Sweet corn season is here and for me it is my favorite time of the year. Bring on the sweet corn! From Mid-July until the end of August you will find the absolute best tasting sweet corn in Northern Illinois. You are not gonna find this in your local super market, but you will find it area roadside corn stands and at local farms.

Mark Charvat / Townsquare Media

 

I know this from personal experience. During these six weeks, which I consider sacred, you can the best tasting sweet corn. All sweet corn is not created the same.
Did you know there are over 200 varieties of sweet corn?

The most important thing to remember when buying fresh corn on the cob is that it starts converting sweet tasting sugars to starches immediately after it is picked. So ideally you want to buy it, cook it and consume it the same day it is picked or as close to that as possible.

The reluctant gourmet reports that:

Sweet corn has an 80:20 sugar-starch ratio when harvested but within 3 days that ratio will shift to 20:80. That’s the difference between really sweet-tender corn and mealy tough corn. When buying, pick up each ear and look for ears that feel full and plumb in your hand. Take a look at the silk sticking out at the top, it should be golden pale, slightly sticky, and the more the merrier.

 

Even though it’s sometimes messy and gets all over you when shucking, the more silk, the more kernels of corn. You also want the husks to have a good green color – not brown. Even though most stores don’t appreciate your doing this, try popping one of the kernels with your thumbnail. If the juice from the kernel is milky, the fresher the corn. And don’t buy corn that has been sitting out in the sun all day. The sun and heat will speed up that conversion of sugar to starch.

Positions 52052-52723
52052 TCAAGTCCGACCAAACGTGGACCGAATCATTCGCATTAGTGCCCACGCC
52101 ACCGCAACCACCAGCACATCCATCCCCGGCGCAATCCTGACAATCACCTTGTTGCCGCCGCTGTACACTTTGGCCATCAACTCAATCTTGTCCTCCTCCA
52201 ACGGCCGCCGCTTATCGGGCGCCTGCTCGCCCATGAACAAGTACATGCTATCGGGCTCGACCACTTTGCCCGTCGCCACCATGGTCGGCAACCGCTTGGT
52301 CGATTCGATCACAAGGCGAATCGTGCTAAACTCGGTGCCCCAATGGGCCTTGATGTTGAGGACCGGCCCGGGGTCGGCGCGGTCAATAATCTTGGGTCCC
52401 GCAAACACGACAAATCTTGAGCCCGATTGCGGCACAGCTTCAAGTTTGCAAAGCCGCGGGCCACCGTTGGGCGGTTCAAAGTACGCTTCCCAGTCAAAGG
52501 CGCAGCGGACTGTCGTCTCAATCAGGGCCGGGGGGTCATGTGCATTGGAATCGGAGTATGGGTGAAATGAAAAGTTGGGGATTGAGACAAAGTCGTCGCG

Here's another tip. Take a look at the bottom of the ear of corn where it has been broken off at the stalk. If it has already turned brown, it most likely is at least 2 days old. Move on to something else

Here's the corn I picked up in Kirkland that I cooked up on Tuesday Night. (Mark Charvat / Townsquaremedia)

Thanks to everyone who responded when I posed the question:

"Where you do you go to get the best sweet tasting corn in Northern Illinois?"

Here are YOUR picks for BEST SWEET CORN in The Stateline

  • KINGS :Across from the church after you cross the railroad tracks straight through town
  • KIRKLAND: Klocks, on 1st street just South of Rt. 72. ( I stopped by on Monday and grabbed some on my way home,  yummy!)
  • BELVIDERE : Mundy's farm on Genoa Rd. (I've tried their Corn, spectacular!) and  across from Dodge Lanes out of the back of a pick up truck
  • ROCHELLE: Rainwater's corn on Rt.  251 and Twombley rd (north of Rochelle in Hillcrest)
  • GAREN PRAIRIE:Susie's Garden Patch
  • DURAND: Dolan's on Rt75 east of Durand
  • FREEPORT: Drake Farms south of Freeport on Rt 26 (Baileyville)
  • BYRON: Stump's Sweetcorn (a young man and his 4-H/FFA project)
  • WINNEBAGO: Dorn's stand
  • NEW MILFORD: Even's
  • MACHESNEY PARK: Katie's Gourmet Sweet Corn on North Second and Forest Hills Intersection, 1 Mile North of Highway 173
  • CHERRY VALLEY: Blackmer's Fresh Picked Sweetcorn, downtown Cherry valley and on Cherry Valley Rd (Southeast of Town)
  • HARVARD: Mirai sweet corn from Twin Garden Farms.
  • HUNTLEY: Tom's farm
  • ROSCOE:  Main Street Meat Co. In Roscoe (Mirai sweet corn)
  • ROCKFORD: Mulder's farm on Montague Rd  -$4 a dozen
  • STILLMAN VALLEY: Behmer's
  • MARENGO: Cody's i
  • MAPLE PARK: Wiltse's in Maple Park Rt 38 (East of DeKalb)
  • A stand on 251 and route 30
  • HEBRON: VonBergens
  • #1 PICK! ROCK FALLS: Selmi's Greenhouse, Farm and Pumpkin Patch. The also have a stand in Dixon and Sterling (Click here)

So, did we miss your favorite spot to get sweet corn? Comment below and let me know. Free samples are always appreciated!